Berlin Style: Made for America?
Posted: Oct 29, 2014
When my husband, Howard, turned 60 this fall, I gave him a trip to Berlin. Rivaling London and Paris, the German capital has emerged as a mecca for food, historical sightseeing (of course) and fashion.
Did I have an ulterior motive? Absolutely! Though Howard’s primary interest is architecture, I hoped he would help me capture the clothing and accessory styles of fashionable older Berliners: Might we Americans be able to learn something from the way German women dress?
Fortunately, Howard’s newest passion is street photography, so he was happy to oblige me by snapping some sidewalk shots. In über-cool East Berlin, for example, the age-45-plus women I observed going about their daily routines had a few things in common: They favored colorful scarves wrapped loosely a few times around the neck and low-heeled but highly stylish shoes.
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The woman at left, for example, was sporting high boots, a brown fringed suede bag (fashionable on both sides of the Atlantic at the moment) and a tasteful scarf. This one caught my eye because of the way the green pulls her outfit together, while the red and orange touches give the ensemble just the right splash of color — and possibly even intrigue.
Both my mystery woman at left and the sensible-but-stylish type we spotted parking her bike below (a common sight in Berlin) were rocking trendy short haircuts.
So, is there such a thing as the "Berlin look"? After five days of strolling the city’s streets, day and night, I’m ready to take a stab at defining one: The Berlin look is understated and low-key — simple, pared down, tailored, unfussy, yet resolutely elegant. Even at hip restaurants in the evening, it was unusual to spot a woman wearing an outfit that was overtly sexy, low-cut, too tight or extra-blingy. (On the rare occasion when we did, she was likely to be an American tourist.)
Berliners love tying basic pieces together with an extra touch of style. It might be a tasteful but functional crossover bag, pants hemmed at that perfect point just below the ankle, or a tailored jacket. Overall, colors leaned toward neutral tones, with a concentration in varying shades of brown, tan, navy and gray. (Black still seems to be a New York thing for now.) The ever-present scarf, like the turquoise-lilac number at right, is usually the one piece that adds the essential grace note of color.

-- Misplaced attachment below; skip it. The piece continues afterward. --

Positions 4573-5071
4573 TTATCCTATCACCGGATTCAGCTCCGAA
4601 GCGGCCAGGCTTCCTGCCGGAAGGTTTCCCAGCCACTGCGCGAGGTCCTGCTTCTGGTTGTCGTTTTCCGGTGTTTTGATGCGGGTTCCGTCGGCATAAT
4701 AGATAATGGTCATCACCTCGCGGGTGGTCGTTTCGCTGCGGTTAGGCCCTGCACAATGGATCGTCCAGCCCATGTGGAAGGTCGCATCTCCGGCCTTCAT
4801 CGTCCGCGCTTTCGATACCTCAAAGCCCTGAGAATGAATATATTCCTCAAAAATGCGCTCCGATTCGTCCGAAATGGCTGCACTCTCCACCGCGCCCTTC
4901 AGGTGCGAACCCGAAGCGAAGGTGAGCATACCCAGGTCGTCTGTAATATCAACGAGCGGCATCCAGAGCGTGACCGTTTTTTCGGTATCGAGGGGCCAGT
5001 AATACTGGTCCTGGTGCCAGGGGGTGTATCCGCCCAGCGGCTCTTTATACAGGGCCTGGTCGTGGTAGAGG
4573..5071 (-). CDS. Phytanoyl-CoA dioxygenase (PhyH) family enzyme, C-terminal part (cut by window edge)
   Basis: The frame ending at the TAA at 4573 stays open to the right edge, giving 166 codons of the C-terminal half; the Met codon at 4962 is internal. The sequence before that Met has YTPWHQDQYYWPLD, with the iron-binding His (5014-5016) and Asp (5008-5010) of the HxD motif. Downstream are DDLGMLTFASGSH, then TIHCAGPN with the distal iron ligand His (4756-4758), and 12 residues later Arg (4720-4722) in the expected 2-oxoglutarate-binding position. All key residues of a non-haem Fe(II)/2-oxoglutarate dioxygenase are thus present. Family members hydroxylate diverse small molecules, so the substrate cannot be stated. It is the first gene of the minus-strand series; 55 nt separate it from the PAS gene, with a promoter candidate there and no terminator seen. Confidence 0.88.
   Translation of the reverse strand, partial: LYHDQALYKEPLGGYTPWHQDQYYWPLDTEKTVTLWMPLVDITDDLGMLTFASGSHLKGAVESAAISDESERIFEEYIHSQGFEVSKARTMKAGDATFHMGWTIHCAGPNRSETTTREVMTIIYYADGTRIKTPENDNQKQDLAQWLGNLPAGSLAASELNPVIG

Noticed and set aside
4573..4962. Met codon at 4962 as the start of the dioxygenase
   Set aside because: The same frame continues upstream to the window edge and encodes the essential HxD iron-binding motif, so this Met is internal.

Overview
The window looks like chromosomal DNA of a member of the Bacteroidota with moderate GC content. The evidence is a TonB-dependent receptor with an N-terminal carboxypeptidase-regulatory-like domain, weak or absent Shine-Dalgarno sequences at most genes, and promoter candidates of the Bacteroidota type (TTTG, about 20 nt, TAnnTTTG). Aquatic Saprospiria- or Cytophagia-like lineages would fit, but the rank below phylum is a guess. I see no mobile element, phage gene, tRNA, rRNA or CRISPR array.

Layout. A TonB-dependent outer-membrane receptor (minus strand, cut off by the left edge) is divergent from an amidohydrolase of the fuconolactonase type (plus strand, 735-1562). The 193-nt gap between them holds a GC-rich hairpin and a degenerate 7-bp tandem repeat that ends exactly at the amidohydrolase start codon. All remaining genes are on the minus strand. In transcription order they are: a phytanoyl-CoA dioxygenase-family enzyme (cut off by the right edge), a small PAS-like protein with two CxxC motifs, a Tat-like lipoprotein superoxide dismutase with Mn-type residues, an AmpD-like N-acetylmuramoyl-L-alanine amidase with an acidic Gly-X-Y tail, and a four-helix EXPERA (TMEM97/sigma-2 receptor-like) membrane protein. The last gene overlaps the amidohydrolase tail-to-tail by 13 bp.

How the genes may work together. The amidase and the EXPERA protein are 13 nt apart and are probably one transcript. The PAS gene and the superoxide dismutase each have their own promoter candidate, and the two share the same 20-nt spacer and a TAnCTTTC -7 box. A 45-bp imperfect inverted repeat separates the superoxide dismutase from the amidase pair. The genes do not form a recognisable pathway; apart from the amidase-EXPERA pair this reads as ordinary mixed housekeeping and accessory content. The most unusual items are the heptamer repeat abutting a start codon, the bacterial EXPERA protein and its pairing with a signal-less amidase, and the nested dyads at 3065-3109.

No matter what their age, women walked or biked everywhere — probably the main reason why Berlin style is best described as "practical" (and Berliners themselves as "trim"). And they packed an invisible accessory that no couturier could ever give you: self-confidence. Add that to your wardrobe and you’ll achieve a sense of style that transcends whatever you happen to be wearing.
On the Sunday afternoon of our arrival, Howard and I discovered this quality in a delightful way. Groggy from jet lag, we wandered into an area of the fabulous Hotel Adlon that had been decked out with a small orchestra, a dance floor — and men wearing top hats! As the band started up, elegant couples — most over 50 — swept gracefully onto the floor and began to waltz with the comfortable familiarity of lifetime dance partners.
We were taken by one especially vivacious couple (left), well into their 70s, who never missed a chance to get up and do their thing. I fell in love with her dress — a deep purple, knee-length, form-fitting shift with an asymmetrical collar that could just as easily be worn to a dinner or a business meeting. Most inspiring of all, though, was the poise with which she carried herself. Is this just a "European thing"? Or is it something more universal — the unmistakable mark of a woman embracing who she is now?
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